Gower Bibliography

Riverside Chaucer 3rd ed.

Benson, Larry D, ed. "Riverside Chaucer 3rd ed." Boston, MA.: Houghton Mifflin, 1987

Review

The notes to the long-awaited revision of Robinson's Chaucer have been completely redone by a large team of well-known Middle English scholars, and if they do not provide a precise guide to current views of Chaucer's relationship with Gower, they do offer some idea of what students will be learning about Gower in their Chaucer classes for the next few years. Many will be pleased that the theory of a quarrel between the poets is given short shrift in this edition, both by Martin Crow and Virginia Leland in their biographical introduction (p. xxiii), who refer to "structural reasons" for Gower's removal of his compliment to Chaucer (CA 8.2941 ff.), and by Patricia Eberle in her notes to the Introduction to the Man of Law's Tale (p. 854), who points out the present uncertainty about the dating of Gower's revisions. (Robinson also dismissed the likelihood of a quarrel in his note to LGW G 315). Gower is given extensive coverage, however, either as a source or as an analogue for a great many passages in Chaucer's work, particularly in CT. CA is included in the discussion of contemporary tale collections in the General Editor's introduction (p. 3), but is omitted from the list in the notes on pp. 795-96. In the discussion of the General Prologue Gower is cited only once as a possible source, for GP 435-37 (from MO 8338-43), but illustrative passages are cited from all three of his major works in the notes to the portraits of the Monk, the Clerk, the Sergeant of the Law (as he is called), the Doctor of Physik, the Parson, the Plowman, and the Summoner. Gower is also cited in the notes to a number of the tales; e.g. KnT 2129, MLT 161, 302-8, 1183, WBT 1109, et al.: without a precise count, the number of such references seems much larger than in Robinson's edition. Of the four tales that have close analogues in CA: Both Benson and Patricia Eberle come down in favor of Gower's priority for the tale of Constance (pp. 9, 856-57), and to Block's list of nine passages that Chaucer borrowed from Gower Eberle adds the entire scene of Constance's departure from Northumberland, MLT 834-68. In his comments on the Introduction to the Man of Law's Tale Benson suggests that "perhaps Chaucer is teasingly challenging his friend to a storytelling contest parallel to that in which the pilgrims are engaged" (p. 9); while Eberle (p. 856) provides an excellent note on the complexities involved in inferring a reference to Gower. Christine Ryan Hilary declares, a bit surprisingly, that "Chaucer knew and probably echoes" Gower's tale of Florent in WBT, citing Chaucer's line 1081 and CA 1.1727-31 (pp. 872-73). She also compares WBT 1073 to CA 1.1587. She doesn't cite Fisher, however, the one scholar who would most certainly agree on Chaucer's borrowing. (Benson lists Gower's tale only as an analogue, p. 11.) Larry Benson asserts that Chaucer knew Gower's tale of Virginia before writing his PhysT (p. 14), but David Benson lists Gower's tale only as an analogue and concludes that "there is no convincing evidence that Chaucer drew on any earlier version except RR" (p. 902). Larry Benson includes Gower's "Phebus and Cornide" as one of the possible sources for Chaucer's MancT (p. 20), and V.J. Scattergood cites in a favorable context Hazelton's suggestion that Chaucer's tale is a parody of Gower's (p. 952). Colin Wilcockson cites Gower's "Ceix and Alceone" only once in his notes to BD (p. 968), not as an analogue but as containing the metamorphoses that Chaucer omits. Benson's introduction to The Parliament of Fowls (p. 383) cites Gower's 34th and 35th balades in a list of contempary Valentine's Day poems. John M. Fyler's notes to HF include a reference to Tatlock's belief (1907) that MO 22129-52 might be based on HF 1573-82 (p. 988). The notes to LGW by M.C.E. Shaner and A.S.G. Edwards (pp. 1059-75) reflect some of the complexity of the relationship between this poem and CA. They note that the "Flower and the Leaf" passage in CA 8.2468 "may be an imitation" of LGW F 72, while LGW G 315 "may be a friendly jab at Gower." Among the tales, Gower's Cleopatra "is probably based" on Chaucer's (p. 1066), particularly for the details of her death (LGW 678-80, 696-702); and Chaucer's and Gower's stories of Thisbe "seem related, but it is hard to say which came first" (p. 1067), in both cases echoing Robinson. Gower is cited only as an analogue for Chaucer's tales of Medea, Lucrece, Ariadne, Philomela, and Phyllis. No note is made of Root's suggestion (1909) that Chaucer's Lucrece may have been based on Gower's, and though other parallels are noted in this legend, no reference is made to one of the most interesting similarities between the two poems, Lucrece's swoon before she is violated by Tarquin (LGW 1815-17; CA 7.4986-87). Several other parallel passages from MO, VC, and CA are cited in the notes to LGW, many of them drawn from Fisher. Laila Z. Gross takes note of Fisher's account of the many parallels between Chaucer's "Lak of Stedfastnesse" and Gower's CA Prol. (p. 1086), and Stephen Barney lists Fisher as a general source on Gower's relation with Chaucer in his note to T&C 5.1856-59 (p. 1058). Otherwise Fisher is quite remarkably neglected in this edition: there is no reference, for instance, to his belief in Gower's influence on the conception of GP and the Marriage Group or to his identification of the Eagle in HF, and while he is cited (p. 1059) for his belief that LGW was written at the request of the queen, the rest of his proposal, that LGW and CA were written for the same commission in 1385, passes without notice. Despite the inevitable unevenness and inconsistency in a work involving so many different hands, the editors on the whole have done a commendable job of presenting the most useful scholarship on Chaucer in a clear and compact form. One small but revealing example of their care will cause some pleasure for those of us who decide to cite from this volume: except in the case of "Boece," which has been freshly edited by Ralph Hanna and Traugott Lawler, the editors have arranged the prose texts on the page so that the line numbers are the sa as in the edition that they are replacing. [PN. Copyright The John Gower Society JGN 6.1]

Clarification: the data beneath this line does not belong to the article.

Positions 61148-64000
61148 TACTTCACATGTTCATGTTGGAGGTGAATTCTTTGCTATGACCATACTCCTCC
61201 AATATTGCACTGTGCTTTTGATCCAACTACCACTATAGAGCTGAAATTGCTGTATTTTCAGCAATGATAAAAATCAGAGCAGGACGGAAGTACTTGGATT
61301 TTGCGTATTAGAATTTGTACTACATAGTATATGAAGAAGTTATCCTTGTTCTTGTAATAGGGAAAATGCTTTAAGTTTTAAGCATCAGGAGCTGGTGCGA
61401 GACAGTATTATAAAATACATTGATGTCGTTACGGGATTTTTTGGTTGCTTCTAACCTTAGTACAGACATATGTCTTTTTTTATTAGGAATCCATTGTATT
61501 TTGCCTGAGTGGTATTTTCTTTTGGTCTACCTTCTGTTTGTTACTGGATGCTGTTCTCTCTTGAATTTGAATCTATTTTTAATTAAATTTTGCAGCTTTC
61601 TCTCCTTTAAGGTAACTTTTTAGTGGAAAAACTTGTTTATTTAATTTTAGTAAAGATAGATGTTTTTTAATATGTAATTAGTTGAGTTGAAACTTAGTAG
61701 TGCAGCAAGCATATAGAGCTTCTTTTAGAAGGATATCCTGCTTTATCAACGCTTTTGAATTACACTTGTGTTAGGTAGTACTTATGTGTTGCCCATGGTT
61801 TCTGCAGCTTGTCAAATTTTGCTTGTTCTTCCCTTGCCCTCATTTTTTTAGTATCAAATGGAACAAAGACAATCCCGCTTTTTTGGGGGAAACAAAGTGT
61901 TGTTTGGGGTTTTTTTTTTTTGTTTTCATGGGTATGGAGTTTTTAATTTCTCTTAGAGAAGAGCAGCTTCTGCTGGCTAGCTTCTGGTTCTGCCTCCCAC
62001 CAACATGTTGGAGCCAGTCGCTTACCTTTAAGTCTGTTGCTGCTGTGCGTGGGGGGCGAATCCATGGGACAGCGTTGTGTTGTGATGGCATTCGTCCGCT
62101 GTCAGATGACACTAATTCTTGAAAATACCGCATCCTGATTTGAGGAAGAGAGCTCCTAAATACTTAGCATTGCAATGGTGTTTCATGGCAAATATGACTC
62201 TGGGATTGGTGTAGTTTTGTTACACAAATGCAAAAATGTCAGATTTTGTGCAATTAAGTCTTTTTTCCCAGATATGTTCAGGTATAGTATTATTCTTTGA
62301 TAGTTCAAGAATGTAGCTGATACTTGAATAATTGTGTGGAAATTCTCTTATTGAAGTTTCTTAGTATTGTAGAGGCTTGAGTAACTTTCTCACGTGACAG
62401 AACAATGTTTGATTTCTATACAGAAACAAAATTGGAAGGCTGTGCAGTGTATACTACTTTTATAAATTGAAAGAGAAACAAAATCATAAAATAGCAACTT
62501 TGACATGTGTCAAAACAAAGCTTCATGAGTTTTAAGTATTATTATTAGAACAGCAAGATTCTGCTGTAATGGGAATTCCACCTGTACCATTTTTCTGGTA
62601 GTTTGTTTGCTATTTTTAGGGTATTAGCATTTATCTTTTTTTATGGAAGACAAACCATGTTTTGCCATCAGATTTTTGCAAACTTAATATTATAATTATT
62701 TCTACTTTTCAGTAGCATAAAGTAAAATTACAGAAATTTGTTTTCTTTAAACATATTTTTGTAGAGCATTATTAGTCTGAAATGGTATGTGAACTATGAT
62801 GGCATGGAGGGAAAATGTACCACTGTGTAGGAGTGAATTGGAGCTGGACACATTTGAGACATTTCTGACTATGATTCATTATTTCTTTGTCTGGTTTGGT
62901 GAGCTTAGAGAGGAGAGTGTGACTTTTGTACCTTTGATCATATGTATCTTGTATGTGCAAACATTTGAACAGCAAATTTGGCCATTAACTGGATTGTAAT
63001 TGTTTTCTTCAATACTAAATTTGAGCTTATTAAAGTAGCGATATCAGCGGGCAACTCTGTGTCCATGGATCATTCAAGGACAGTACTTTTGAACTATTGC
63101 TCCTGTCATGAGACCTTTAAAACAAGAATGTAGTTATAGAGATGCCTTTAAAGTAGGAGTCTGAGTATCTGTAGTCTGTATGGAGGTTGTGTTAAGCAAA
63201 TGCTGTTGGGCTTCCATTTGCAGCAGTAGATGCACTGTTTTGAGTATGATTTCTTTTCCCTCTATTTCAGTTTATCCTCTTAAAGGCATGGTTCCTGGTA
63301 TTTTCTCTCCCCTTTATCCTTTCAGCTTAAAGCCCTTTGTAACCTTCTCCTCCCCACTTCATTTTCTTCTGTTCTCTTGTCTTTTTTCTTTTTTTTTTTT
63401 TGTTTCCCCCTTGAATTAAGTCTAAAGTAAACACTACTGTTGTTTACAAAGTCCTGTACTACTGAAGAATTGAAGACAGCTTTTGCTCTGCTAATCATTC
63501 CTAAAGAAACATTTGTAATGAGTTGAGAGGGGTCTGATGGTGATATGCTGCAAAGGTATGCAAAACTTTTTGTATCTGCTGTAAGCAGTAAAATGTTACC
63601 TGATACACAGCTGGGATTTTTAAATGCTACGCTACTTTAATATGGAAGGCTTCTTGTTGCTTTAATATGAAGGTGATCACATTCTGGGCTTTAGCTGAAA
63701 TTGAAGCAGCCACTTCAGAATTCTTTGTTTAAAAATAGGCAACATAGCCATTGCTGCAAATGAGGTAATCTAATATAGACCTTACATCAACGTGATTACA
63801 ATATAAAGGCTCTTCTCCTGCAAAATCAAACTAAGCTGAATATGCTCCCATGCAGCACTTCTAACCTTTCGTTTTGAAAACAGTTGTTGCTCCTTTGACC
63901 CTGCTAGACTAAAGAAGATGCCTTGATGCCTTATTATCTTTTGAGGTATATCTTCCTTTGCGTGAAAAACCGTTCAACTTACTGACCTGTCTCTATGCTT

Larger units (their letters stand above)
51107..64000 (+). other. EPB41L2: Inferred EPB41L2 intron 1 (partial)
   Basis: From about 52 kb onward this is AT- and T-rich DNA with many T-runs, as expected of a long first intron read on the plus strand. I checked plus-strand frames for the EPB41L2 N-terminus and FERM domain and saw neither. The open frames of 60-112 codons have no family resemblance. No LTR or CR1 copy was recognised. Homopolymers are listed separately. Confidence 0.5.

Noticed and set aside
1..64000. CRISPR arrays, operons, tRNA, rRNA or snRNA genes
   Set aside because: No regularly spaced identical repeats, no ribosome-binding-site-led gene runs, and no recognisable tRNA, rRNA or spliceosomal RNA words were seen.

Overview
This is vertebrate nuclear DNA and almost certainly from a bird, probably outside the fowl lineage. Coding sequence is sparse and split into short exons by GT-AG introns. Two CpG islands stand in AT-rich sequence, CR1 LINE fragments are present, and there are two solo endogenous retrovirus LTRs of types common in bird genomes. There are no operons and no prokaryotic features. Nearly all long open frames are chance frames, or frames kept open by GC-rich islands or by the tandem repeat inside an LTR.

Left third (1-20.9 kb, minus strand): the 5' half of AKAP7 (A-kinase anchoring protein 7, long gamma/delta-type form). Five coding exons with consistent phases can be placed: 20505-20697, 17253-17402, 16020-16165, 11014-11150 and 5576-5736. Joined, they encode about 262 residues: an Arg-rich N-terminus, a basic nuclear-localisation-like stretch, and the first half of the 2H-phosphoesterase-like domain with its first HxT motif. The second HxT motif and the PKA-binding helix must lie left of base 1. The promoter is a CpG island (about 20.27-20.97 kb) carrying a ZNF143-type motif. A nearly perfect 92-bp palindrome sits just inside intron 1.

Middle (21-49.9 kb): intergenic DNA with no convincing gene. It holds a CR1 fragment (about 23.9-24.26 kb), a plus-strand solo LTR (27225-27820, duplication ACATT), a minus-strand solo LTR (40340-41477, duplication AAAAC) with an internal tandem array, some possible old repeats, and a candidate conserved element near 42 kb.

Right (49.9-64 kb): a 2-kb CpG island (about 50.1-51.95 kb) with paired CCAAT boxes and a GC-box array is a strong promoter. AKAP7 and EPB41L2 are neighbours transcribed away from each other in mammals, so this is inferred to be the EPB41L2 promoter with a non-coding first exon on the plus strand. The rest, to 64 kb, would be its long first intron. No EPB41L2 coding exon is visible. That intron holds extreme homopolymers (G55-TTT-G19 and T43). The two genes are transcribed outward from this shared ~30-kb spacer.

Item Type:Book
Subjects:Sources, Analogues, and Literary Relations
Facsimiles, Editions, and Translations